New Zealand journalist Branko Marcetic outlines the details: “The new law allowed authorities to close places of worship supposedly putting out radical ideas (no proof needed from the investigators), carry out stop-and-search measures in more places, put individuals suspected of terrorist links under a form of house arrest for as long as a year (even if they haven’t been accused of a crime), and much else.”
He explained that the President’s actions caused outrage in France, not just over civil liberties, but concern that the new powers would be used to target and harass law-abiding citizens: “Of course, in language that may now sound familiar to Kiwis, Macron assured the public this would allow authorities to ‘deal with terrorist threats while preserving citizens’ rights’…
“Macron and his government appear particularly hostile toward journalism… Early this year, on the orders of the French public prosecutor, police demanded to search without a warrant the office of online news outlet Mediapart, which had just published scandalous and politically damaging stories about two of Macron’s former security guards.”
As Branko Marcetic explains, the rise of the yellow vest protest movement in France has resulted in increasingly heavy handed measures being imposed by the President. It is alleged that more than 80 journalists have been arrested, detained or attacked by authorities… This led to a meeting between the President and the media at the Élysée Palace earlier this year, “where he appeared to suggest the French government needed to take a stronger hand in the news business… and suggested the state should establish financing bodies to fund the news and ‘make sure that it is neutral’. The comments elicited alarm from French journalists, one of whom accused Macron of ‘imagining what looks like a partial nationalisation of the press’.”
Concerns are now being raised that in giving the French President the opportunity to regulate the internet – and the media – New Zealand’s Prime Minister will end up being responsible for restricting free speech around the globe.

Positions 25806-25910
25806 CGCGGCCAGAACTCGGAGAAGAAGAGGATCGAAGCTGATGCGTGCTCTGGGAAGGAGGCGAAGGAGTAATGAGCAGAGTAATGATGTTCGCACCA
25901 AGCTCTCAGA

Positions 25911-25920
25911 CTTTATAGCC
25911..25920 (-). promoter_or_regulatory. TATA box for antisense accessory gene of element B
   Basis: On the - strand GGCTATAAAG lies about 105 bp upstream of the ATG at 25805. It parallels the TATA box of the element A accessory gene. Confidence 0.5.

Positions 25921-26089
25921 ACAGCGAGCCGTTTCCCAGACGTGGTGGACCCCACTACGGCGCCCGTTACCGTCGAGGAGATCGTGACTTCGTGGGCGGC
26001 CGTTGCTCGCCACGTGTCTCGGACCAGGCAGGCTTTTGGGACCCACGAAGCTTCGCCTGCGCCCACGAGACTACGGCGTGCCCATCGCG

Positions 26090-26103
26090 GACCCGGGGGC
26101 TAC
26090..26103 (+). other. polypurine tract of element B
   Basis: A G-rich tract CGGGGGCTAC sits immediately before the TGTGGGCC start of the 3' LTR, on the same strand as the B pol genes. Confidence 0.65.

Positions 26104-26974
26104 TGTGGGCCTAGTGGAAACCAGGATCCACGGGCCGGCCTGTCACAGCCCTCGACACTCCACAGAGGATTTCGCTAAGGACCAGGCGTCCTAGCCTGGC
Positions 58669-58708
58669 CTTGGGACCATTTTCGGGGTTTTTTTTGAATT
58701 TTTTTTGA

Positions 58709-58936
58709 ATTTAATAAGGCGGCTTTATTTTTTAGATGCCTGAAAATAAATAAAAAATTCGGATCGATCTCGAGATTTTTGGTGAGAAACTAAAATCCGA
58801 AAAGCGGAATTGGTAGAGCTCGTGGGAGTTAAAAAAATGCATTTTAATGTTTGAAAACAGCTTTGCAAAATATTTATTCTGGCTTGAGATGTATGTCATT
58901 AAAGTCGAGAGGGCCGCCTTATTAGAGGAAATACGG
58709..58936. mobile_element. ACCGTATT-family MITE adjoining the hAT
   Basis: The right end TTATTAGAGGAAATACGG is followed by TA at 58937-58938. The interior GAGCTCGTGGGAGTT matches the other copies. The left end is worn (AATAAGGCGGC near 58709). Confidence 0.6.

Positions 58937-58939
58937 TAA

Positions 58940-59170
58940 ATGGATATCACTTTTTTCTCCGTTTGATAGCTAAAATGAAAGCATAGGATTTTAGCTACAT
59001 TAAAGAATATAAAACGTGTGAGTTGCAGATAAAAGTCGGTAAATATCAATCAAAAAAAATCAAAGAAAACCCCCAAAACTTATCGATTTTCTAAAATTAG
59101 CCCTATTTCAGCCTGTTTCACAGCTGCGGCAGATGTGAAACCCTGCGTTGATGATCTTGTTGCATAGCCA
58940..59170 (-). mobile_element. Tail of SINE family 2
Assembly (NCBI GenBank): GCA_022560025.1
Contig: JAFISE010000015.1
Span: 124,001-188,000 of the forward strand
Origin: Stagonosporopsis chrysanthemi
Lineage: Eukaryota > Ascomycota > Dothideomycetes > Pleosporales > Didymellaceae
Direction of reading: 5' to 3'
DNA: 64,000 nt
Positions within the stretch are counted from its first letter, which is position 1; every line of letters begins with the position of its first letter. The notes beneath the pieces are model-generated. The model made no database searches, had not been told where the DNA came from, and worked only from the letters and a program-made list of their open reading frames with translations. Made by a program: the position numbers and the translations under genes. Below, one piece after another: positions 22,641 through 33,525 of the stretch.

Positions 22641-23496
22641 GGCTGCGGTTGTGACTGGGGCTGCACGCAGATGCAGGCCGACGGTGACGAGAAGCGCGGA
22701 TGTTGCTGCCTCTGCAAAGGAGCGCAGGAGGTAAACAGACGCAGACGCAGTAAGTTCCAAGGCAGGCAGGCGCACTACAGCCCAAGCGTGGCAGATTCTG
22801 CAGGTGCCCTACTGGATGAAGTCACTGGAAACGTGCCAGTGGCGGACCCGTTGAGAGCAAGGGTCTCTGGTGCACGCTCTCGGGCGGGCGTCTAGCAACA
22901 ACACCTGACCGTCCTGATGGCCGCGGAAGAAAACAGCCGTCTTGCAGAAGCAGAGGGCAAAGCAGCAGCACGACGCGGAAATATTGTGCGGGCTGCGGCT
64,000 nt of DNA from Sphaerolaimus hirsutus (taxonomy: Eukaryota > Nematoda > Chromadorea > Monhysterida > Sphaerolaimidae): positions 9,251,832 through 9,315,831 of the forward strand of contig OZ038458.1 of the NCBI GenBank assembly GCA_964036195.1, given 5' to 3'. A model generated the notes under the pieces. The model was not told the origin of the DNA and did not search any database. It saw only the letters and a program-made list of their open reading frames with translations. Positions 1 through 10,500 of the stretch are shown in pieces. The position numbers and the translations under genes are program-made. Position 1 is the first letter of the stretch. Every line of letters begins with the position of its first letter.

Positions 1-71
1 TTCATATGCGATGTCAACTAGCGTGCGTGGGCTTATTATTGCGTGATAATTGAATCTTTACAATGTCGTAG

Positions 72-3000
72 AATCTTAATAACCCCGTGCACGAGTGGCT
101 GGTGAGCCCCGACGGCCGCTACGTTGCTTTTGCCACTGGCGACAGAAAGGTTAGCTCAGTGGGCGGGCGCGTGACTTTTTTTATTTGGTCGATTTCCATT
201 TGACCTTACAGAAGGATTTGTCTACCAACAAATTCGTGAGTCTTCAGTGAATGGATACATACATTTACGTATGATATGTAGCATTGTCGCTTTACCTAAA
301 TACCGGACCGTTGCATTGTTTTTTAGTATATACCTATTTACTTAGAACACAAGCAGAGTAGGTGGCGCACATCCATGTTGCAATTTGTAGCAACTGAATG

Clearly Jacinda Ardern is exploiting the Christchurch tragedy to advance her agenda of State control.
She used it to force through Labour’s firearms restrictions, trampling on democracy and riding roughshod over the long-established rights of law-abiding Kiwis to own and use their guns.
So it was no surprise to see it being used again – this time to introduce State control of the internet.
The Christchurch Call pledge has now been signed by 17 countries, the European Commission and eight major tech companies, including Google, Facebook, Amazon, Twitter and YouTube.
This week’s NZCPR Guest Commentator, Dr Bronwyn Howell, a programme director at Victoria University and an adjunct scholar at the American Enterprise Institute, has closely followed the developments in Paris and outlines exactly what the pledge entails. She is extremely concerned, however, that the process has been hijacked for political purposes:
“At first glance the pledge appears, as intended, a positive example of collaborative negotiation toward a self-governing regime… A deeper examination, however, leads to a more worrying conclusion. While governments have agreed to a range of difficult-to-enforce aspirational goals, the tech companies have agreed to take a number of concrete, observable, and measurable steps on which it will be much easier to hold them explicitly accountable.
“In the bargaining of the summit, they have agreed in effect to act as the agents of the governments in delivering their political objectives of countering ‘distorted terrorist and violent extremist narratives’ and engaging in ‘the fight against inequality’.
“Rather than simply removing offending content, as they might be required to do for pornographic or addictive content, they have been recruited to promote community-led efforts to counter violent extremism through the ‘development and promotion of positive alternatives and counter-messaging’ and to ‘redirect users from terrorist and violent extremist content’ – that is, to develop and distribute government-sanctioned propaganda. This is further reinforced by the tech firm-specific undertaking to use ‘algorithms to redirect users from such content or the promotion of credible, positive alternatives or counter-narratives’.”